Italiano’s defense lawyer, Albert L. Hutton Jr., spoke with the Globe on Wednesday but was reluctant to discuss details of what transpired during the trial. Emily Sweeney,, "Four decades have passed since five men were found dead at the Blackfriars Pub in Boston," 12 July 2018 Officer Grams’s Body Worn Video Camera (BWVC) captured much of what then transpired. Michael Mccann,, "Inside Sterling Brown’s compelling lawsuit against the Milwaukee Police Department and City of Milwaukee," 19 June 2018 On Tuesday, a good Samaritan was killed after being struck by a vehicle while removing debris from a Louisiana roadway on Tuesday and his white killer turned to social media to spew a racist recap of what transpired. Paula Rogo,, "Man Who Killed Black Motorist Posts Racist Snapchat Comments After Incident," 31 May 2018 Regardless of what transpires, Hoffman possesses unique insight. Dennis Lin,, "Trevor Hoffman awaits another Hall of Fame announcement," 23 Jan. 2018 And up next Michelle Malkin is going to be here with more on the media's hysterical reaction to what has transpired over the last 48 hours or so. Fox News, "Rudy Giuliani: Strzok's defense is ridiculous, pathetic," 13 July 2018 The Enquirer/Scott Springer A week to forget With all that has transpired, Sowders has handed over the bulk of the summer coaching duties to his assistants. Scott Springer,, "Midland Redskins pitch in to help Harrison coach Shawn Sowders," 22 June 2018 What has transpired is something Callahan and former UCF director of player personnel Drew Hughes talked about back when the twins first arrived at UCF. Chris Hays,, "Shaquem Griffin content in NFL spotlight, past slights fueled UCF star's remarkable journey," 26 Apr. 2018 What continued transpiring with the offense in a 4-2 loss in the finale of a three-game series against the Arizona Diamondbacks is more troubling and of more immediate concern. Kevin Acee,, "Diamondbacks cool down Lucchesi, beat cold Padres," 22 Apr. 2018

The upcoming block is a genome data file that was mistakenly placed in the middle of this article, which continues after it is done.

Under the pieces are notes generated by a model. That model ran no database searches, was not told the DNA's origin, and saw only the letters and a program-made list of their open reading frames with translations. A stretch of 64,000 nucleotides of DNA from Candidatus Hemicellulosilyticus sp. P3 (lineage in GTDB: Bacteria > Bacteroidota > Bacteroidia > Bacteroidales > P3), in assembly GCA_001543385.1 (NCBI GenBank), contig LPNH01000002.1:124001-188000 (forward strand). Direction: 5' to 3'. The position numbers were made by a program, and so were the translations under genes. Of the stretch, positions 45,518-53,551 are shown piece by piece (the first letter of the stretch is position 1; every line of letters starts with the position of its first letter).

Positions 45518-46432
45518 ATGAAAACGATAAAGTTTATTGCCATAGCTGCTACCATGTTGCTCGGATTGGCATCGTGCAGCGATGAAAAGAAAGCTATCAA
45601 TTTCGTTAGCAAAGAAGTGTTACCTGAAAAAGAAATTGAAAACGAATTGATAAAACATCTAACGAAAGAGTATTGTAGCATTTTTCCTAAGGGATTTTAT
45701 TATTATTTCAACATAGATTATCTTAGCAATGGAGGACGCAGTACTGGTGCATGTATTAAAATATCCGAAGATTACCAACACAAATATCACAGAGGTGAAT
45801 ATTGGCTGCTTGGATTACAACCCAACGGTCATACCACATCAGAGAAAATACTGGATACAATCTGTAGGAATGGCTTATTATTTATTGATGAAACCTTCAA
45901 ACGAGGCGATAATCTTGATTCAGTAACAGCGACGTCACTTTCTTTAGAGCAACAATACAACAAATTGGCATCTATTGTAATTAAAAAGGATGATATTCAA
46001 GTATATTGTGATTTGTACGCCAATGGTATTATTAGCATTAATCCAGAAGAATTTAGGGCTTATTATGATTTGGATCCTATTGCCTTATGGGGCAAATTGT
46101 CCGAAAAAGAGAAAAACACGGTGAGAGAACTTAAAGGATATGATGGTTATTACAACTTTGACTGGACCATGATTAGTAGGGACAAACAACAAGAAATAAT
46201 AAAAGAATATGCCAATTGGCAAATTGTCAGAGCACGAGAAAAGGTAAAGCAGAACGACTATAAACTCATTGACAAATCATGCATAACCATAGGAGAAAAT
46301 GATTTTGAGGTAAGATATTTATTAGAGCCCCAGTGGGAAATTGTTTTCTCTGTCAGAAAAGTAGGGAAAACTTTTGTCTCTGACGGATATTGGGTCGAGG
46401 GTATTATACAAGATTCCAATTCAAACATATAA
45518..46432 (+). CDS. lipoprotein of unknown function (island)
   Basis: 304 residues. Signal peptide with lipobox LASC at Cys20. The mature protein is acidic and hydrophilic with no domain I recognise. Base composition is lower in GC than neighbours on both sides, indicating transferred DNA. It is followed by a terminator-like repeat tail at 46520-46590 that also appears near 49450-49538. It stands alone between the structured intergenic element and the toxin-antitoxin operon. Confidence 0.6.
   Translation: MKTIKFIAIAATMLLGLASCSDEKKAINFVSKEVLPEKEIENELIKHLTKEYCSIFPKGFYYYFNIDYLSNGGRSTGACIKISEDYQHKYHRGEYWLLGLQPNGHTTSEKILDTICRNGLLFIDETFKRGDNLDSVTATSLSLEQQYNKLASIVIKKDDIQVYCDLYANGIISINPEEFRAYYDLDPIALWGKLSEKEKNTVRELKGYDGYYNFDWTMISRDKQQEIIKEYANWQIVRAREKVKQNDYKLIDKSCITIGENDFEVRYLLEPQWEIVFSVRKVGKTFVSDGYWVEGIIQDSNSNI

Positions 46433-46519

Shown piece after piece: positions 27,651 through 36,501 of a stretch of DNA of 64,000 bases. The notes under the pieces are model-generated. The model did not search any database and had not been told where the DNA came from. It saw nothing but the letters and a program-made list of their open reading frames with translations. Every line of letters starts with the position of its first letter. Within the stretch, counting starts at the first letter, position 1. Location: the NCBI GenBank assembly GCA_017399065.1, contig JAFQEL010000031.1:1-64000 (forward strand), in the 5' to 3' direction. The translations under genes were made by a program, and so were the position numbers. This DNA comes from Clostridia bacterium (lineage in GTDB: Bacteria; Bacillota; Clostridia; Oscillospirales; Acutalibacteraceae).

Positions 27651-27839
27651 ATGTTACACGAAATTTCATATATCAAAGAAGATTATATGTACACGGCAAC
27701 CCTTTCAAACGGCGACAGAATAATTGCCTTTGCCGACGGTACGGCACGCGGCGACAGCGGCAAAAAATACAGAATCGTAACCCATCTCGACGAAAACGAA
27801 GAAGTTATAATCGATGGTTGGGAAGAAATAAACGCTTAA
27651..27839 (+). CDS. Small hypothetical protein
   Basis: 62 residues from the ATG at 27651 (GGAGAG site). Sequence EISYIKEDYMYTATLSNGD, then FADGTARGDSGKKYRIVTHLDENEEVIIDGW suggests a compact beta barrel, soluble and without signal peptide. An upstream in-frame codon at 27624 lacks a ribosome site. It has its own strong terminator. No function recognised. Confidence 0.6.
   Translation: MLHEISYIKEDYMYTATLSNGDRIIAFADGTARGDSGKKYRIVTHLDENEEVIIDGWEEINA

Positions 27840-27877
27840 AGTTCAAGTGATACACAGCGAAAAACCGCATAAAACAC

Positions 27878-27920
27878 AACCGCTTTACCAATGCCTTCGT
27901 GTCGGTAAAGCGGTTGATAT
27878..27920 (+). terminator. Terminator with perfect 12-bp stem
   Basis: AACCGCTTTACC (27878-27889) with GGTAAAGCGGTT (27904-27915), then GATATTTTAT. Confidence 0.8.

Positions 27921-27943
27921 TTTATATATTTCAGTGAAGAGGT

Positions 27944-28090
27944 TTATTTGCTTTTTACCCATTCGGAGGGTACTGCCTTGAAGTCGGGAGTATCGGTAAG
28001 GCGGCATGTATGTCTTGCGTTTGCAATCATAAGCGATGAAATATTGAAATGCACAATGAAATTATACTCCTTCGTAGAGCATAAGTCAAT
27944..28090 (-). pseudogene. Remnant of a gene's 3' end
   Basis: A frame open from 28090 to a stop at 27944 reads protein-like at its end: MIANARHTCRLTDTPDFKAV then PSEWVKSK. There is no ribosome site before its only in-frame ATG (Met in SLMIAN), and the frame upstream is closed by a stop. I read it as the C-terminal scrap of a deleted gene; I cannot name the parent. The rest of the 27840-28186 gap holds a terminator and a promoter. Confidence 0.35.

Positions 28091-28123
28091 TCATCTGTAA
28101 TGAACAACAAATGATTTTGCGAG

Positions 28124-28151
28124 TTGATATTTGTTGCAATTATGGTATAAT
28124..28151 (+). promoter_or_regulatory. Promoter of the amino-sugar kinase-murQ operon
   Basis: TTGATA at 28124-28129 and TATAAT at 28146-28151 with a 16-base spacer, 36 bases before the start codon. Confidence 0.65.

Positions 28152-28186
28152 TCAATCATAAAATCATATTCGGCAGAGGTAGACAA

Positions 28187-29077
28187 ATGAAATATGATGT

These example sentences are selected automatically from various online news sources to reflect current usage of the word 'transpire.' Views expressed in the examples do not represent the opinion of Merriam-Webster or its editors. Send us feedback.

See More

First Known Use of transpire

1597, in the meaning defined at transitive sense

History and Etymology for transpire

Middle French transpirer, from Medieval Latin transpirare, from Latin trans- + spirare to breathe

Keep scrolling for more

Learn More about transpire

Listen to Our Podcast about transpire

Statistics for transpire

Last Updated

1 Sep 2018

Look-up Popularity

Time Traveler for transpire

The first known use of transpire was in 1597

See more words from the same year

Keep scrolling for more

More Definitions for transpire



English Language Learners Definition of transpire

: to happen

: to become known

of a plant : to have water evaporate from the surface of leaves


trans·pire | \ trans-ˈpīr \
transpired; transpiring

Kids Definition of transpire

1 : to come to pass : happen Important events transpired that day.

2 : to become known or apparent It transpired that they had met before.

3 : to give off water vapor through openings in the leaves

Keep scrolling for more

Comments on transpire

What made you want to look up transpire? Please tell us where you read or heard it (including the quote, if possible).


alleviating pain or harshness

Get Word of the Day daily email!

Test Your Vocabulary

Musical Words Quiz

  • gramophone
  • Which word describes a musical performance marked by the absence of instrumental accompaniment?
Spell It

Can you spell these 10 commonly misspelled words?

Add Diction

Test Your Knowledge - and learn some interesting things along the way.


Love words? Need even more definitions?

Subscribe to America's largest dictionary and get thousands more definitions and advanced search—ad free!